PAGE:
Snowy Range Pass

Snowy Range Pass

Saturday, August 20, 2016

Grand Marais

Grand Marais was our planned farthest north town on our trip.  With a population of under 1500, it has become known as an artists community and a destination for tourists who enjoy boating, hiking and enjoying the beauty of the land and water.  It is also referred to as the gateway to the Boundary waters canoe wilderness area just inland from town.  The town  marks a real change in the composition of the shoreline.  As you head north on route 61 from here , the road is closer to the lake and you will see the shoreline become less rugged and at least somewhat less threatening to ships and boats.

We stayed at the city operated campground, that was nearly full but we did manage to get one of the last sites available of the 300.  It was not very level and we were surrounded by mostly seasonal folks with all their toys everywhere.  We stayed there the first night and were lucky to get  a better spot for our second night.

The campground has its own beach and small marina.  It has a great view of town, which is in easy walking distance of the campground.  One of the closest restaurants to  the campground specialized in fresh fish caught on the lake.  Anneke had to try the Lake Superior herring.  It is certainly different than the small herring in Holland which is served raw.  This was a much bigger fish and served fried.  It was very good. 

We then walked the entire town in just an hour or so. We checked out the breakwater on the town side and found several new arrivals being closely watched by mom.  Enjoyed some close up views of some of the boats moored in the harbor. A few of the stores worked hard at enticing you inside, but not finding anything we needed, we headed back to the campground.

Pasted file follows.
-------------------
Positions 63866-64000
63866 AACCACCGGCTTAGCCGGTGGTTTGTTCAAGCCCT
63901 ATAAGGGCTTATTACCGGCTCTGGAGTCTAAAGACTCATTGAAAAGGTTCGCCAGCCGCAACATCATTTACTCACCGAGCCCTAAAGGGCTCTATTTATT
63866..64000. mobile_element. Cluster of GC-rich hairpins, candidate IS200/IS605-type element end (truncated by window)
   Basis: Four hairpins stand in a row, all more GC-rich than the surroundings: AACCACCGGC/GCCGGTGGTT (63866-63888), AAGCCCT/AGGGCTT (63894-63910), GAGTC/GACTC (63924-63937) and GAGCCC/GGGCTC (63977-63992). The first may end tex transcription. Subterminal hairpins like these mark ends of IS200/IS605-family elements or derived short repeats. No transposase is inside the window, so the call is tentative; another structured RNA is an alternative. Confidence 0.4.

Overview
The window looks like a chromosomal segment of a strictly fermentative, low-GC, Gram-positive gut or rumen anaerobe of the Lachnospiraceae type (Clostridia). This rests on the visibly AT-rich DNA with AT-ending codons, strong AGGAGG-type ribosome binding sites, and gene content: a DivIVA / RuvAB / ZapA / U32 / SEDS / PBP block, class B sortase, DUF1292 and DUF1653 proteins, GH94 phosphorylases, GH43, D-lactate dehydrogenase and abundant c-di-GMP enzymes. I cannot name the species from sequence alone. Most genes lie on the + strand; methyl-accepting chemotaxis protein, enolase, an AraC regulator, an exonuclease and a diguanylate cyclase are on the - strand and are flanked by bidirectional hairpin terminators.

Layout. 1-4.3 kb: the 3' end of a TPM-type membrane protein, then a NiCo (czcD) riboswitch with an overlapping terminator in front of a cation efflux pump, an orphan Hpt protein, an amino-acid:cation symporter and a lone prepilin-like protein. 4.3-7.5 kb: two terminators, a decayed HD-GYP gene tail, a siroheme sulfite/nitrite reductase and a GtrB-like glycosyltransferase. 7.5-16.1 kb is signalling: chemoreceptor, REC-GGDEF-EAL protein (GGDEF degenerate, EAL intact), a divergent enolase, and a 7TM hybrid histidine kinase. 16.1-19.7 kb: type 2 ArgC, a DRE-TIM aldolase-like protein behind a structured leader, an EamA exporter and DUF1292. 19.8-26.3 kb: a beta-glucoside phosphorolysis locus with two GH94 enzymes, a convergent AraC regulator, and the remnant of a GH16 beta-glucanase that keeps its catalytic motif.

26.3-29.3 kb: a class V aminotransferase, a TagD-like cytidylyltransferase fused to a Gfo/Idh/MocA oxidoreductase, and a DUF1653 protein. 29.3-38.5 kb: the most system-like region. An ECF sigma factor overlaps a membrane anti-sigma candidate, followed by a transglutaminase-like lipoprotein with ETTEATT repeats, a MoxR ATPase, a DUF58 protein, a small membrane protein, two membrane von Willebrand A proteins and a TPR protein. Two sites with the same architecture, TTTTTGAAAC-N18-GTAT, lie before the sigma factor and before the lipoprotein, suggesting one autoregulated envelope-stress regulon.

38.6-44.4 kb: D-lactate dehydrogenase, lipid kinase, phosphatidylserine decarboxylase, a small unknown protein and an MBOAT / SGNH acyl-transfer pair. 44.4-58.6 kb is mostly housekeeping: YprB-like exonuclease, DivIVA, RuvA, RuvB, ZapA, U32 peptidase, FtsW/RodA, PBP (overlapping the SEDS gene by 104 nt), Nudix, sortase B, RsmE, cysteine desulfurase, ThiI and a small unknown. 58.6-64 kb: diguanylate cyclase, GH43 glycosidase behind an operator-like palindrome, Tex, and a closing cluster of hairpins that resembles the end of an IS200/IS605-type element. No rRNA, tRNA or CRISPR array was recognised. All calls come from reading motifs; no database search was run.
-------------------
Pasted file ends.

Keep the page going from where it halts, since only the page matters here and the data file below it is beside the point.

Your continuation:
The rest of the evening was spent trying the popular stone skipping.  The beach is made up of various sizes of what are known as Lake Superior agates-otherwise known as stones. Perhaps the best part of the day was watching the setting sun over the harbor. 


Gypsy said...

Grand Marais was my furthest point north along Lake Superior several years ago. I was amazed at how the shoreline changed so drasticaly. For much of the way up the coast I stopped at every pull off and had it mostly to myself. I love Superior!

Bob and Jo said...

We really like Grand Marais. The herring there isn't true herring but really really good and available only in that area as far as I know.

Rick and Kathy Rousseau said...

Glad to see you are enjoying what this great land has to offer us.
Loved the pictures of the fog along the shore line. It would make the perfect setting for a mystery movie.
Be Safe and Enjoy!

It's about time.

Sherry said...

We really loved our time in Grand Marais and along the shore. Really enjoyed your pictures of it all and the little goslings. How many skips per stone did you get? David's great at it. I could never manage more than one or two at best. We had intended to spend a week kayaking in the Boundary Waters but it was so flooded that year they were cautioning anyone who was not familiar with the area not to since the maps were impossible to follow with everything flooded. Hope to get back there one day.

Erin Erkun said...

Never did get the hang of skipping stones. I really like the last few photos of the lighthouse at dusk with the mist.

Paul and Marti Dahl said...

Okay, why do they have a fish head sticking out of the Beaver House. Looks like somebody needs to go back to kindergarten and relearn about animals... :c)

Laura Skjenna said...

We'd like to circumnavigate the entire lake, or perhaps all the great lakes in one grand adventure. Now you have the long trip back home, will you retrace your steps or venture along the lakes till you get to our house in Ontario?